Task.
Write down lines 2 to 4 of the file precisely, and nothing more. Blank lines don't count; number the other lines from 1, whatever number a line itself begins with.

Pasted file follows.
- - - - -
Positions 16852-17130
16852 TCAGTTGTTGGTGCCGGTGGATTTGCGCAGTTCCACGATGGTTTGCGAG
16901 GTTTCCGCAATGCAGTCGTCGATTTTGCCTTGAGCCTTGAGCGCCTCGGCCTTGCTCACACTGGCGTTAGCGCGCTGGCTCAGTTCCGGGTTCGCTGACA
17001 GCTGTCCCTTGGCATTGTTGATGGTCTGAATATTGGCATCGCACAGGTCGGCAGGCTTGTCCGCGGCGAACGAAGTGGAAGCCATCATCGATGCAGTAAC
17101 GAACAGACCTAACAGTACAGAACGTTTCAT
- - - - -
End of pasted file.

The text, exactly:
16852 TCAGTTGTTGGTGCCGGTGGATTTGCGCAGTTCCACGATGGTTTGCGAG
16901 GTTTCCGCAATGCAGTCGTCGATTTTGCCTTGAGCCTTGAGCGCCTCGGCCTTGCTCACACTGGCGTTAGCGCGCTGGCTCAGTTCCGGGTTCGCTGACA
17001 GCTGTCCCTTGGCATTGTTGATGGTCTGAATATTGGCATCGCACAGGTCGGCAGGCTTGTCCGCGGCGAACGAAGTGGAAGCCATCATCGATGCAGTAAC